Around 1895, whilst investigating the case of a group of musicians who had died after eating cooked ham, a Belgian scientist called Emile van Ermengem identified the bacteria at the heart of Kerber’s sausage poisonings, a disease that had been coined Botulism, after bolutus, the Latin for sausage. Later work showed that these bacteria, which Van Ermengem named Clostridium Botulinum, would only grow under certain conditions. The inside of a piece of badly stored, processed meat was ideal, but when conditions changed, the bacteria would shut down, forming highly resistant spores and remaining in that form until conditions were right again for growth.
A few years later, scientists discovered something even more remarkable. The spores that produce these deadly bacteria were almost everywhere. They were found in the soil, on the surface of vegetables, in animal faeces and within riverbeds. They could survive being boiled, being frozen, and cope with highly acidic environments. Thankfully, these spores were also harmless, passing through humans unchanged if ingested. But under the correct conditions, they would turn back into bacteria, producing a deadly neurotoxin. If this toxin was ingested, even in the tiniest quantities imaginable, it would produce a slow paralysis moving down the body, eventually shutting down vital processes like breathing. For anyone unlucky enough to consume it, the survival rate was around 60%.
It is perhaps strange that such a rare poisoning event shapes our modern food system so profoundly, but this is perhaps because the toxin produced is one of, if not the, deadliest on earth. It has been estimated that in its pure crystalline form, six grams of botulism toxin, about one teaspoon full, would be enough to kill 200 million people. The lethal dose when consumed orally is around 30 billionths of a gram, which if you want a relatable comparison, is about the same as if you cut a single poppy seed into ten thousand equal pieces and ate one of them. It is an amount so tiny, it really doesn’t make sense.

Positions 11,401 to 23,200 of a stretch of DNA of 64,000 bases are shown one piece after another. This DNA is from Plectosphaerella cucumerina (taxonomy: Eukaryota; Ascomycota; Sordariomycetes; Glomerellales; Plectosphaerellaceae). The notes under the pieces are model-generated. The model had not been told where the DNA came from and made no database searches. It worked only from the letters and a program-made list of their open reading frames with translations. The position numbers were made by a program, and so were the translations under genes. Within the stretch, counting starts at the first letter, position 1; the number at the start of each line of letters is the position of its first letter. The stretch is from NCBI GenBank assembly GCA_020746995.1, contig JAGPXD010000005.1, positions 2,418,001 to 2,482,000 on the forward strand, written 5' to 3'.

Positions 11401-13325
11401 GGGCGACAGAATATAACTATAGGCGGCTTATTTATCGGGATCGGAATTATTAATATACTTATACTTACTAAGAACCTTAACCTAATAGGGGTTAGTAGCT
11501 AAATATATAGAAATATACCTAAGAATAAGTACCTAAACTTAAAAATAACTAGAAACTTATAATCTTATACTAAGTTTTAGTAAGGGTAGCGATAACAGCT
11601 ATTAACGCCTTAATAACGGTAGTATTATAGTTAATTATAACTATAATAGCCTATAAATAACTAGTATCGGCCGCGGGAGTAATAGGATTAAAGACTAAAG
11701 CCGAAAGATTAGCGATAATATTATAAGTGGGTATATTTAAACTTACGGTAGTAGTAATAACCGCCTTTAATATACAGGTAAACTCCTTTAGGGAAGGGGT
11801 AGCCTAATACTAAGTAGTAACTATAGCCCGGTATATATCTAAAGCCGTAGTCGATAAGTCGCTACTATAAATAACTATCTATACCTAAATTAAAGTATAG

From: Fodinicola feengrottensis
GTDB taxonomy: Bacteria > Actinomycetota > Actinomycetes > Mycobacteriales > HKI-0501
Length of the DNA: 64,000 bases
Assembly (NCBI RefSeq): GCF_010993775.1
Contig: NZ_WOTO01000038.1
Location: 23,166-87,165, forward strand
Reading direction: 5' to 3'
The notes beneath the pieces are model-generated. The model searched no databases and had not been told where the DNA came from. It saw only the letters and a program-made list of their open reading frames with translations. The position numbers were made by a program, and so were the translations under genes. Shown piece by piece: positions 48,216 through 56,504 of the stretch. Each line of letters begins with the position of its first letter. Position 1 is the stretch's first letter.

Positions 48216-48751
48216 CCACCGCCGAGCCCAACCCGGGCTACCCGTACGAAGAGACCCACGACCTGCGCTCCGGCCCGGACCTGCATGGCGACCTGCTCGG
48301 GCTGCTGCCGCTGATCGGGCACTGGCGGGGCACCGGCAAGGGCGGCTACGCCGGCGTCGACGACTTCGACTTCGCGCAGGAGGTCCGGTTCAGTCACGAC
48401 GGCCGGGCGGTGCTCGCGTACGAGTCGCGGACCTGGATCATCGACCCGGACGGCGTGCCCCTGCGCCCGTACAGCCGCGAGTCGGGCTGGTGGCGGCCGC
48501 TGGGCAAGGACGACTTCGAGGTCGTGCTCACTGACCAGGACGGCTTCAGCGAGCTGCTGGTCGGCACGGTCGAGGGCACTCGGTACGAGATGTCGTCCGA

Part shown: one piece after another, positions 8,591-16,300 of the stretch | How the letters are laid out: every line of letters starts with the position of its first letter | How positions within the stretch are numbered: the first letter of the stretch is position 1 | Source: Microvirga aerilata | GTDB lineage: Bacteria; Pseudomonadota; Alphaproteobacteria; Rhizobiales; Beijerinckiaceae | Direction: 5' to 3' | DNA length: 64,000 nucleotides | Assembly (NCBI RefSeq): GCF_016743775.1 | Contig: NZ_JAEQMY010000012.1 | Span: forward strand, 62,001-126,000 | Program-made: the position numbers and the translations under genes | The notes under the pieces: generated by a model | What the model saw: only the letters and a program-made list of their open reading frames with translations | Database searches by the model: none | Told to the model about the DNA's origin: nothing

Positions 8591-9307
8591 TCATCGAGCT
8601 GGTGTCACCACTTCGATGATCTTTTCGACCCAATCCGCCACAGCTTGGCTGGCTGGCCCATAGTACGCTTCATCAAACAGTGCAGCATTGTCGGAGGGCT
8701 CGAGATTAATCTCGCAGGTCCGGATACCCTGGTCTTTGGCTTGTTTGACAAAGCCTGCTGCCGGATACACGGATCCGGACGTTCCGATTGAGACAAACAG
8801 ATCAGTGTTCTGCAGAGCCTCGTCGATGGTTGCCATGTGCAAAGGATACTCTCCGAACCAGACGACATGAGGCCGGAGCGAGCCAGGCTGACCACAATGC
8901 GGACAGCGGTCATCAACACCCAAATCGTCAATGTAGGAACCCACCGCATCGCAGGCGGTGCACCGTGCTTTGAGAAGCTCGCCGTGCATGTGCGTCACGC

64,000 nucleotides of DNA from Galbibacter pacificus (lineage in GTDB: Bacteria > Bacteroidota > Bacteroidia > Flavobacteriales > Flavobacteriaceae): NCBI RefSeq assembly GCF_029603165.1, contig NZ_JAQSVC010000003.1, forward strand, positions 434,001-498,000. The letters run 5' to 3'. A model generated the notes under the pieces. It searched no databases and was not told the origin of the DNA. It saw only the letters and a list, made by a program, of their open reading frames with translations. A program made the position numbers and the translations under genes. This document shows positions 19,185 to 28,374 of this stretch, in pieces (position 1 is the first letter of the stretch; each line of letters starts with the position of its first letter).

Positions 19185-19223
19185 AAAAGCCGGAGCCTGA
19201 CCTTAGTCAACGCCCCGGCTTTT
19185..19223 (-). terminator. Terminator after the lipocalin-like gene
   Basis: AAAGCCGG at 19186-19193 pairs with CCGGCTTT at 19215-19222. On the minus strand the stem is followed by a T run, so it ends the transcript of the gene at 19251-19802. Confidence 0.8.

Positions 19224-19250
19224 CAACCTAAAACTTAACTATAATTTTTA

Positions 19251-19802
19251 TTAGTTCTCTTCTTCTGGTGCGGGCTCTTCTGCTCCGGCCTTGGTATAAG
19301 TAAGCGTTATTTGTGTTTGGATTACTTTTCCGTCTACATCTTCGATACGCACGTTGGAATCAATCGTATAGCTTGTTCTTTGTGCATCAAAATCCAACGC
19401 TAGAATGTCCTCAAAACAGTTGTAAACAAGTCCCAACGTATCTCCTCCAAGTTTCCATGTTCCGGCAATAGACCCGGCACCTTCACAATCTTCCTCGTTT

The rapid, long-lasting and highly noticeable cosmetic effects made Botox a near instant success. In small doses, the same nerve damage that causes fatal paralysis in poisoning cases, helps to remove forehead creases and crow’s feet, with the only side effects being an inability to express emotion using your face, and an occasional case of drooping eyelids. A distinctive wrinkle-free and slightly startled look became fashionable among the Hollywood A-List, and eventually across the world. It is of course deeply ironic that many celebrities who publicly advocated a clean living, chemical-free lifestyle, were also early adopters of a treatment that involves injecting the deadliest substance on earth into your face (looking at you, Paltrow). If any of them were surprised at this seeming paradox, they certainly didn’t show it.
[I]t is likely that the pure crystalline form of Botulinum toxin is now also the most valuable, with an estimated street value of $100 trillion per kilogram. The entire global face paralysing industry is supported by an annual production of just a few milligrams.Source.
Never linked Botulinum and Botox to one another. Wow.